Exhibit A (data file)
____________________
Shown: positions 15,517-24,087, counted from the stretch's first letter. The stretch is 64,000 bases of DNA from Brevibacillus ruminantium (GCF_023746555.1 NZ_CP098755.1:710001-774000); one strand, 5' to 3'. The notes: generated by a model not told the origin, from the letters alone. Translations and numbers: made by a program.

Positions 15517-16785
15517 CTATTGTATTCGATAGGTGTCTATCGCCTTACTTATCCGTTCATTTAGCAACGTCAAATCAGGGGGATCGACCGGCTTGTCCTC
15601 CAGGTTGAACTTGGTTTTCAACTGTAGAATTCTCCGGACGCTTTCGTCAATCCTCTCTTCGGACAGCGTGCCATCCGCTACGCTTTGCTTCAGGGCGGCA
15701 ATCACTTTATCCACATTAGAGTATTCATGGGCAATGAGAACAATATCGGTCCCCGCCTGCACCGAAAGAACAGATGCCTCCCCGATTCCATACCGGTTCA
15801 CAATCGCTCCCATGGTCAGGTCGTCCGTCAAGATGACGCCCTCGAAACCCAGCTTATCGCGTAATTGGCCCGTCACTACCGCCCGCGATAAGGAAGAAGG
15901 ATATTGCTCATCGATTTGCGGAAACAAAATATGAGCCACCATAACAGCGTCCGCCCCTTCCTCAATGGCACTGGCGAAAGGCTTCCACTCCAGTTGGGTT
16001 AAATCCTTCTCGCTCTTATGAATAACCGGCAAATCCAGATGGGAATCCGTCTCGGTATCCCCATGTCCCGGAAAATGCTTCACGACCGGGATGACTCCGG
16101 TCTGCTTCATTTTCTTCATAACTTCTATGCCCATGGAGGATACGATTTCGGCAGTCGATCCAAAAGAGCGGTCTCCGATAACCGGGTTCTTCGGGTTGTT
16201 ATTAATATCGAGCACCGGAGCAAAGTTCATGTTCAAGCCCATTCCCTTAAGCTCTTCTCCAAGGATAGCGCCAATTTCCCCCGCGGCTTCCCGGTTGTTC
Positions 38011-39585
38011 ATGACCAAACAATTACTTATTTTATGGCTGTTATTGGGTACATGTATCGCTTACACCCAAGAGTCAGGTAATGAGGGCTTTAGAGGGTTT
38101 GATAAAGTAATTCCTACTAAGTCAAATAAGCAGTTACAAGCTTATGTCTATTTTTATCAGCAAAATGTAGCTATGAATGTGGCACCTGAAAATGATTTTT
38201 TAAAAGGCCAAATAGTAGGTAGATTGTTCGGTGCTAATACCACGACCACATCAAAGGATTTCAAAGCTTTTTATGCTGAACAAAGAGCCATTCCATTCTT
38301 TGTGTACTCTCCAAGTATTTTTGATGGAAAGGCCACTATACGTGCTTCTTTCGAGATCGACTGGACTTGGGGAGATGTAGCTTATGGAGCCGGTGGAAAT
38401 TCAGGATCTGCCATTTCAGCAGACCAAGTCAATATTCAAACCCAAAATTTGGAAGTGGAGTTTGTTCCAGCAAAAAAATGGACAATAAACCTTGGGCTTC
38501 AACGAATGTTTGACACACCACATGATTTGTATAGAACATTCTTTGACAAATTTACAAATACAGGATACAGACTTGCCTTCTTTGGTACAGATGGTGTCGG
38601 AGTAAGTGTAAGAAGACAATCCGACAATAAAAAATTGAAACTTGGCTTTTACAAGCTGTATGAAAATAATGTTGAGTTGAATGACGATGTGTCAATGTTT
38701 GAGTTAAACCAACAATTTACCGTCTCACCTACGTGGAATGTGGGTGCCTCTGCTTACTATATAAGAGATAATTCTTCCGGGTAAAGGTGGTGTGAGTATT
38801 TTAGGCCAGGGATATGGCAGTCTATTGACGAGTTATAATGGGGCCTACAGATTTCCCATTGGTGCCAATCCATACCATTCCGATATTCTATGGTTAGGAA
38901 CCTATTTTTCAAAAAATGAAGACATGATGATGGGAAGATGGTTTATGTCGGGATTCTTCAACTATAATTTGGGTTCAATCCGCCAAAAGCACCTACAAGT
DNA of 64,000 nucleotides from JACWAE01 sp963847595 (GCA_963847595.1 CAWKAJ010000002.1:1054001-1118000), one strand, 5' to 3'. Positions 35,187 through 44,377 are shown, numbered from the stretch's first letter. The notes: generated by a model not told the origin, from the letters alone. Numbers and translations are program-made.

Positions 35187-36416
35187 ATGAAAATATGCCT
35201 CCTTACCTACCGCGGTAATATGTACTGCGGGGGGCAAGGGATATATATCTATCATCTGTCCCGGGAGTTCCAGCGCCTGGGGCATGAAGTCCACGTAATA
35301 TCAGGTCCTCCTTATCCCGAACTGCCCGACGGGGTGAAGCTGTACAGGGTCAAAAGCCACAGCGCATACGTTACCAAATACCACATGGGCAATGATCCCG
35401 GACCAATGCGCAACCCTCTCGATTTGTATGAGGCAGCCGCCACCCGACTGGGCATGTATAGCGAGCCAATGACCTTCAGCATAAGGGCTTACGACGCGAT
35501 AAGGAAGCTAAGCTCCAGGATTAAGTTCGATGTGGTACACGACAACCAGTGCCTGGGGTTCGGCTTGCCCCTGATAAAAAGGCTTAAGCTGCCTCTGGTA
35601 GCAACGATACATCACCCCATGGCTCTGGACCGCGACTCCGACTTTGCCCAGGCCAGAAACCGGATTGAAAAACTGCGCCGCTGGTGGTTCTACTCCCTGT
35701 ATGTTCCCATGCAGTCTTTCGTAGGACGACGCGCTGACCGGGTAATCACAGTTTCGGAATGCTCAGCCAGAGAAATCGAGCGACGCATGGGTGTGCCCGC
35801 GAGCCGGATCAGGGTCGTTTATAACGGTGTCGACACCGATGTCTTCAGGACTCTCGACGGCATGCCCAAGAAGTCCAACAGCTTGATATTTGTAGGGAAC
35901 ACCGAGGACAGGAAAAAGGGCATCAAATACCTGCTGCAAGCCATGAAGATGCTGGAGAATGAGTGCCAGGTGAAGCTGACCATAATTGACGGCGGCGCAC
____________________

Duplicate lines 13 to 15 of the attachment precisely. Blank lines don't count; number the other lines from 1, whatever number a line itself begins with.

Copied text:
38101 GATAAAGTAATTCCTACTAAGTCAAATAAGCAGTTACAAGCTTATGTCTATTTTTATCAGCAAAATGTAGCTATGAATGTGGCACCTGAAAATGATTTTT
38201 TAAAAGGCCAAATAGTAGGTAGATTGTTCGGTGCTAATACCACGACCACATCAAAGGATTTCAAAGCTTTTTATGCTGAACAAAGAGCCATTCCATTCTT
38301 TGTGTACTCTCCAAGTATTTTTGATGGAAAGGCCACTATACGTGCTTCTTTCGAGATCGACTGGACTTGGGGAGATGTAGCTTATGGAGCCGGTGGAAAT